Yo, wassup, ChipWINners, and welcome back to Quick Shots: the monthly album review column where I take aim at the latest the scene has to offer and determine if it’s worth jamming out to or if you should just walk on past it. This month, I’ve got music from an exciting Swedish composer who imbues all his music with radiance and positivity, as well as introspective, complex arias from an artist who’s new to the scene. Both producers bring records to the table that are worth dissecting, so let’s not waste any more time. Sit back, relax, and join me as I pick apart new releases from veteran chip artist nanobii and neophyte Taylor Eruysal.
‘Sunshine Express’ by nanobii
Up first on the chopping block is Swedish composer nanobii. While he’s been in the scene for quite some time, having performed at venues such as Hyper Wave alongside legends like Ctrix, Bryface and Sabrepulse, ‘Sunshine Express’ is actually my first time encountering his work. I was initially attracted to this album because of its playful cover art, which features nanobii diving deep and exploring the wonders the ocean has to offer. Upon clicking the album art to listen to ‘Sunshine Express’, I notice that nanobii had a very succinct description of himself under his profile pic: ‘Happy Music Forever’. Curious to see if nanobii lived up to this presentation of his work he’d established visually and literally, I pressed play and was pleasantly surprised by what I heard. From the moment ‘Welcome Aboard’ kicks the album off, nanobii hits his audience with wave after euphoric wave of music that blends chiptune and more traditional synth tonality to create pure bliss. From the use of a flute synth for the lead melody to the simple, infectious beat he lays down with his drums, nanobii makes it clear that he’s all about the good vibes, and the rest of the album follows suit in remarkable fashion.
Furthermore, many will be pleased to find that ‘Sunshine Express’ is a surprisingly diverse LP despite its brief playtime. Songs such as ‘Lost on Whale Island’ seem to draw inspiration from soundscapes from the 16 bit era of platform gaming, as its opening measures are somewhat reminiscent of a synthwave take on ‘Beach’ from the game ‘Plok’. ‘You Are My World’ deftly combine aspects of dubstep and trance to make for some killer drops amid a song that is surprisingly heartwarming. ‘UP&DOWN’ uses some frenetic break beats and piano chords among playful vocal samples to craft an insane dance track highly reminiscent of happy hardcore tracks by artists like Pete Ellison. Conversely, ‘Ocean Blue’ and ‘Sweet Dreams’ tone things down, making for more mellow approaches that are soothing, dulcet, and charming, allowing for a full range of feeling that never strays into the negative, which helps make the album both refreshing and perfect for the summer.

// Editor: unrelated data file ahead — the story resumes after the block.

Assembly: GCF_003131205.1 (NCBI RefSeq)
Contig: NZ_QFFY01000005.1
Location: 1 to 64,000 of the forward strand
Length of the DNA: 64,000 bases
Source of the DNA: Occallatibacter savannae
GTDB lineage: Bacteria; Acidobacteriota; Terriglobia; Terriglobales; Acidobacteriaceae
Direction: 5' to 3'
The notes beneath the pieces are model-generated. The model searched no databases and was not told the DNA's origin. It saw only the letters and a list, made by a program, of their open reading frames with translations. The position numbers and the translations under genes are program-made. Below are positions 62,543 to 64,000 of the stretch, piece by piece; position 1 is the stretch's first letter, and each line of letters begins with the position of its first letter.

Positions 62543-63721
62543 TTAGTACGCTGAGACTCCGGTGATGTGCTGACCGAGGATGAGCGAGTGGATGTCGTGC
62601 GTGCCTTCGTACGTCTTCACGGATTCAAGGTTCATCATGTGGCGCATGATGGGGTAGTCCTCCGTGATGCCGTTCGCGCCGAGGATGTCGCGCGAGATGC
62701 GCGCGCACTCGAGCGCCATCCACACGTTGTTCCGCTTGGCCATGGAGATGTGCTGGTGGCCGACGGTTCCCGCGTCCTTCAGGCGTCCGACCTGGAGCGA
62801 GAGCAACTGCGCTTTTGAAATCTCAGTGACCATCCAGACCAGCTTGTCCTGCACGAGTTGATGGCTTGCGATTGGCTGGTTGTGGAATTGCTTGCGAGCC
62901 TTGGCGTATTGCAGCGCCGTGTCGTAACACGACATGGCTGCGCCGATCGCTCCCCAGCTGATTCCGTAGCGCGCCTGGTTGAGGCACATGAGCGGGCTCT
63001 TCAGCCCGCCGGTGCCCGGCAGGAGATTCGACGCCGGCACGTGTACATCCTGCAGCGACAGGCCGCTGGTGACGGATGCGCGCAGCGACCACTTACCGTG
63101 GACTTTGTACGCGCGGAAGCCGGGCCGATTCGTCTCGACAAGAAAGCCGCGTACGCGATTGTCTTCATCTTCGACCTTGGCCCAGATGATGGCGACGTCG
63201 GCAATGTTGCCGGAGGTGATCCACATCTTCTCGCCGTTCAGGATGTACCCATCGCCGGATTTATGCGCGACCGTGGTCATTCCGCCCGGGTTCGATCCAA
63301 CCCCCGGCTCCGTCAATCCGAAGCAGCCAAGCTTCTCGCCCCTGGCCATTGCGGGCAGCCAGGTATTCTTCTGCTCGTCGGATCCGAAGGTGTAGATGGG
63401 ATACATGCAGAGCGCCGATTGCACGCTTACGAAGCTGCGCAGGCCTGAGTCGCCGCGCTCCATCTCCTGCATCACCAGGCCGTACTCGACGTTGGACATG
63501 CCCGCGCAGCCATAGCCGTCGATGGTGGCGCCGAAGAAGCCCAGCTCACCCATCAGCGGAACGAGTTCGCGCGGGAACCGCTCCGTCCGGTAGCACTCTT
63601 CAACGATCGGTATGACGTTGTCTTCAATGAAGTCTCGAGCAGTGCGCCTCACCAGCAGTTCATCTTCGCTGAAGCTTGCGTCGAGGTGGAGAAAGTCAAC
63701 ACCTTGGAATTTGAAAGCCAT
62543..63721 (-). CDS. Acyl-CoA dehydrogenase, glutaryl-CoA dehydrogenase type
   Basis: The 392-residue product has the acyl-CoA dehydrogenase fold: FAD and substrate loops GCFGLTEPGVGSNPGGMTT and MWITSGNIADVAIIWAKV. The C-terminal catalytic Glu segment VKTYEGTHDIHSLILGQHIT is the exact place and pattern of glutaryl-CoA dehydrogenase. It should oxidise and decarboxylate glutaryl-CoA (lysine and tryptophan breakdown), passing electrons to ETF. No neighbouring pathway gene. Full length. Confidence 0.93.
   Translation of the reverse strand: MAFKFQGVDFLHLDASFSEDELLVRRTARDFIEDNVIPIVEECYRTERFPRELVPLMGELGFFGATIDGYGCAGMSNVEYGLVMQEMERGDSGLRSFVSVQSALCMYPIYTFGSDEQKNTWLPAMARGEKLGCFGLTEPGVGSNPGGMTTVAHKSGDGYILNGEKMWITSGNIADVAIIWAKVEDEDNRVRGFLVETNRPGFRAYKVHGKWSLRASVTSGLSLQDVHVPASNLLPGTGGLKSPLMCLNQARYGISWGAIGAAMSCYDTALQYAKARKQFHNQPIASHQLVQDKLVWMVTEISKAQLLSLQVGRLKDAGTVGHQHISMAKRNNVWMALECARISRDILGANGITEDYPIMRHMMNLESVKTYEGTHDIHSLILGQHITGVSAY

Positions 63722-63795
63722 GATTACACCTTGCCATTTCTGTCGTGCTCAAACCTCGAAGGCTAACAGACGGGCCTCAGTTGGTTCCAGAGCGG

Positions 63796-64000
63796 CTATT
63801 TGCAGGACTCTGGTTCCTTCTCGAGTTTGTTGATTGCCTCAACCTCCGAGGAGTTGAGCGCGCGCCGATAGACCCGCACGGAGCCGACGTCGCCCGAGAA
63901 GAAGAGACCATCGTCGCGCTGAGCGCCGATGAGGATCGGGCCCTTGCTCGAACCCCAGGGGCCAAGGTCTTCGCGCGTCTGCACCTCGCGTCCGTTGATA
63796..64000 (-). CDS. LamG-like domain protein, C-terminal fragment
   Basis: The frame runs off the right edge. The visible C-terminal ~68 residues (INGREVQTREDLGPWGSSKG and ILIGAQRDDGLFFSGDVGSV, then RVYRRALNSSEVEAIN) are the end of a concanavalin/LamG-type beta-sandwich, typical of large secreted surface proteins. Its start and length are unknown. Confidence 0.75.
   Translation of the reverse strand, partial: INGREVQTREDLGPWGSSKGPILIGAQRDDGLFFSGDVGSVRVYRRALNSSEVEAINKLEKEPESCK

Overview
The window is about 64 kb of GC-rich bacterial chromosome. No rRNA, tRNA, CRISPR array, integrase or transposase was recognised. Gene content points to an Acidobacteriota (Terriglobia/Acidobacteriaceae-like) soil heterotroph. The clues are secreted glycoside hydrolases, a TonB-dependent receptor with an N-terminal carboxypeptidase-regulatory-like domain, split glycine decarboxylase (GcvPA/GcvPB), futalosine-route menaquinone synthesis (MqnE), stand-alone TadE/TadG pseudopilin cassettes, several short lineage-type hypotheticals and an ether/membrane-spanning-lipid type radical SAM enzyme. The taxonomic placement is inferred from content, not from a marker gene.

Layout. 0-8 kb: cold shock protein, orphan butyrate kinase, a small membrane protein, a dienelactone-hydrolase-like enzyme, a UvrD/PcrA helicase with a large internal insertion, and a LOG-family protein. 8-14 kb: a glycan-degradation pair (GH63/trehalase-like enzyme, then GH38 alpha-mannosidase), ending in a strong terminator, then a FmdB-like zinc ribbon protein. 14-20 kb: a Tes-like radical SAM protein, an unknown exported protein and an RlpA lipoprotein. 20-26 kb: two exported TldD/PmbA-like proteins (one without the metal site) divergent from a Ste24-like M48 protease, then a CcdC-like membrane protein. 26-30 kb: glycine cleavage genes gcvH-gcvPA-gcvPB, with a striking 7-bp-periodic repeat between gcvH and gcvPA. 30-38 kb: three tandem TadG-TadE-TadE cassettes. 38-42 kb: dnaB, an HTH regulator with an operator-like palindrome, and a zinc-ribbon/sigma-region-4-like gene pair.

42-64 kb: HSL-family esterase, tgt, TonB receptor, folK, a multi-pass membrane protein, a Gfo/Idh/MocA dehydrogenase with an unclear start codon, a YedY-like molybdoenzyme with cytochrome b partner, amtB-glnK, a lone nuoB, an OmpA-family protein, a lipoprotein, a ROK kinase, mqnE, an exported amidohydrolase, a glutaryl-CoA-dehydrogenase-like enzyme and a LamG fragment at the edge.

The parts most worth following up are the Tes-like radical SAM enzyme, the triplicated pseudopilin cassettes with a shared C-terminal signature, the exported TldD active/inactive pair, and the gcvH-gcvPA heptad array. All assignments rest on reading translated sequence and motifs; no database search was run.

All in all, despite its quick run time, nanobii managed to turn ‘Sunshine Express’ into a fun musical adventure that’s sure to delight anyone who listens to it. If you’re looking for a summer album to help keep you in good spirits, it’s hard to go wrong with this one, and if you’re new to nanobii’s music like I am, this is an excellent album to become better acquainted with him.
Fave Track: ‘You Are My World’
Price: 60 SEK ($7 US)
Bang for Buck: 4.8/5
Replay Value: 4.8/5
Overall Grade: 4.8/5
‘Kintsukuroi’ by Taylor Eruysal
Kintsukuroi, also known as Kintsugi, is the process of repairing broken pottery with precious metals. Philosophically, the idea behind this practice is to look at the damage to the broken piece of pottery not as something to be fixed, but rather as something to be embraced. It teaches one to realize that pain and struggle are obstacles to be embraced, and that we are made more beautiful because of our flaws and how we overcome them, not in spite of them. It’s with this idea in mind that Taylor Eruysal has crafted his debut album, which he has named after this process.